Novel and cost-effective drilling technologies for geothermal systems

Geothermal is currently the most underutilized of renewable resources, even though it is in principle, via engineered geothermal systems (also called enhanced geothermal systems, EGS), possible to exploit anywhere. A key issue with deep geothermal exploitation is its high cost, with 53% of the price of exploitation expended on drilling. This is especially true for deep EGS in hard rock (HDR – Hot Dry Rock), where cost increases due to increased drilling distance, increase in tripping times, harsher environments (temperature, pressure and geothermal fluid composition), reduced information (e.g. drilling blind) and time-to-information of lithology.

Now a European consortium gets together in a project to develop new drilling technologies to reduce the cost of drilling to large depths and at high temperatures. The target depth is 5 km, at temperatures of at least 250oC.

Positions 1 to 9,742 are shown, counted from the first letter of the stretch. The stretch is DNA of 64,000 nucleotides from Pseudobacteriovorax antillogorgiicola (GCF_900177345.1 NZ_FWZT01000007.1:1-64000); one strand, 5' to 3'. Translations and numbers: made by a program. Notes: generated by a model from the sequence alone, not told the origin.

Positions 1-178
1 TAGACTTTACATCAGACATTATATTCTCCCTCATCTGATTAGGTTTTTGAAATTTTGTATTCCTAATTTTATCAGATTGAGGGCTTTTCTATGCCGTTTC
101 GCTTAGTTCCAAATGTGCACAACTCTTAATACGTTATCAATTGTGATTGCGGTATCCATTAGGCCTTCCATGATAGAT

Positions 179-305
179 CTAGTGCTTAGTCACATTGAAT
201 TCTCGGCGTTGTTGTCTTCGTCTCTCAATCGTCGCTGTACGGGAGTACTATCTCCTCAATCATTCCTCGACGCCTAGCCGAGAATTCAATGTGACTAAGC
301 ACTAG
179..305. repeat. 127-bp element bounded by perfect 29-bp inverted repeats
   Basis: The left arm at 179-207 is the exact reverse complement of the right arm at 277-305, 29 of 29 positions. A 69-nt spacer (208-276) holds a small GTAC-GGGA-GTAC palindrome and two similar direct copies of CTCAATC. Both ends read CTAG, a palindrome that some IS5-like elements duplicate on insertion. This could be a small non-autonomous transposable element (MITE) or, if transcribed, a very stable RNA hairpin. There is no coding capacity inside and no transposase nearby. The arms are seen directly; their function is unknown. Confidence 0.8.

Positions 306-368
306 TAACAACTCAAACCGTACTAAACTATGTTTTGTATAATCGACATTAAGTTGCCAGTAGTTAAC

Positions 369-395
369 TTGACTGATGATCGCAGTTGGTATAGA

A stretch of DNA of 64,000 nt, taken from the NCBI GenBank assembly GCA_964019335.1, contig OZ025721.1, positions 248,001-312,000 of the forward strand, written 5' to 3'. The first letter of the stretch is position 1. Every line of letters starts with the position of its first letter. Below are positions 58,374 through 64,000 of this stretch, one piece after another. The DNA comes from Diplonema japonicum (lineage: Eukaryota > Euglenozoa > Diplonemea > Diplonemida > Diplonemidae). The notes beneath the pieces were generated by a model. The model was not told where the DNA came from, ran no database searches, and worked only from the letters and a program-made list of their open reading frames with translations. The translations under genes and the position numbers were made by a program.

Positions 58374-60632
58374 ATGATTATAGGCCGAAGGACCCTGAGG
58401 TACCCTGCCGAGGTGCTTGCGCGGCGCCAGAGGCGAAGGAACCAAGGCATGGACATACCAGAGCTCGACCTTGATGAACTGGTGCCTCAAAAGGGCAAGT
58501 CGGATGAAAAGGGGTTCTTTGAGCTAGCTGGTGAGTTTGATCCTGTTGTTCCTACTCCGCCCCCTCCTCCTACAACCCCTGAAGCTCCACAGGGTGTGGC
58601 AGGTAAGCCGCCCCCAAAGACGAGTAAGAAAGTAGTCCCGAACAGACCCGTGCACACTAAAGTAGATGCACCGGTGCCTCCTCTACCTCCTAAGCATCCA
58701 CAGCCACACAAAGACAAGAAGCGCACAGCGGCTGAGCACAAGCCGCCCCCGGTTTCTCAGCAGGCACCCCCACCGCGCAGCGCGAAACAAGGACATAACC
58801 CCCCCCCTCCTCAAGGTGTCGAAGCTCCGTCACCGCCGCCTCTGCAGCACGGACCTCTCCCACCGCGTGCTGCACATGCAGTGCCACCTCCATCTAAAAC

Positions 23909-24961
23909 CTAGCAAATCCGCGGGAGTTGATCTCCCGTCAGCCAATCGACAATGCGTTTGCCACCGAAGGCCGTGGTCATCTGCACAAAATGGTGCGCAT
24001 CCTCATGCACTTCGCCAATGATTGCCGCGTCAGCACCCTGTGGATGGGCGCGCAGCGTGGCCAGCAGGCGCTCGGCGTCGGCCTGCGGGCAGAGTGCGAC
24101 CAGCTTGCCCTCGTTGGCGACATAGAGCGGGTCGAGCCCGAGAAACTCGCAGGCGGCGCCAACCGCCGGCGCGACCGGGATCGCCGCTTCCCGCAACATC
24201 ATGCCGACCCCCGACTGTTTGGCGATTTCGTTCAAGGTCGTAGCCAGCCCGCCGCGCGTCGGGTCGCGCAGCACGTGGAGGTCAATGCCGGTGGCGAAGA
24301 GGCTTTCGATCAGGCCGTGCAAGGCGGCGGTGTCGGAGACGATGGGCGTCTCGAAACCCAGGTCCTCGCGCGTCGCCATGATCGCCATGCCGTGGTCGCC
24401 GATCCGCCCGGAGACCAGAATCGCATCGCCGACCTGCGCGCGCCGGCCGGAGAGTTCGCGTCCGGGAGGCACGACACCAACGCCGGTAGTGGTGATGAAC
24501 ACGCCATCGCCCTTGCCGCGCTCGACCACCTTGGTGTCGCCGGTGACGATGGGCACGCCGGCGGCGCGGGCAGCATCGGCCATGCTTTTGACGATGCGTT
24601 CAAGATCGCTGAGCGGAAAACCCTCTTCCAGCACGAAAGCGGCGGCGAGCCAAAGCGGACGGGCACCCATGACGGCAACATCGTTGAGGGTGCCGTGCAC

Figure: Sketch of a geothermal drilling system.

Specifically, the objectives of GeoDrill are to:

  • Develop a new Down-the-Hole (DTH) mud hammer (percussion drill)
  • Develop a drill monitoring system based on 3D printed sensors combined with simulators
  • Develop advanced materials and coatings to prolong lifetime of drilling components
  • Develop a Knowledge-Based System (KBS) to reduce technical, financial, and environmental risks and costs

12 partners from 7 different European countries will work together during 42 months to make this ambitious project real. Graphenea will be involved in the development of new materials, leading Work Package 2, primarily in the direction of integrating graphene as a component in matrices applied as coatings with improved resistance to abrasion, erosion, corrosion and impact.

The overall goal is to reduce drilling costs by 29-60%. The project will run for 42 months, having kicked off on April 3rd with a meeting of the consortium partners: (coordinator)

This project has received funding from the European Union’s Horizon 2020 research and innovation programme under grant agreement No 815319.

GeoDrill project website:


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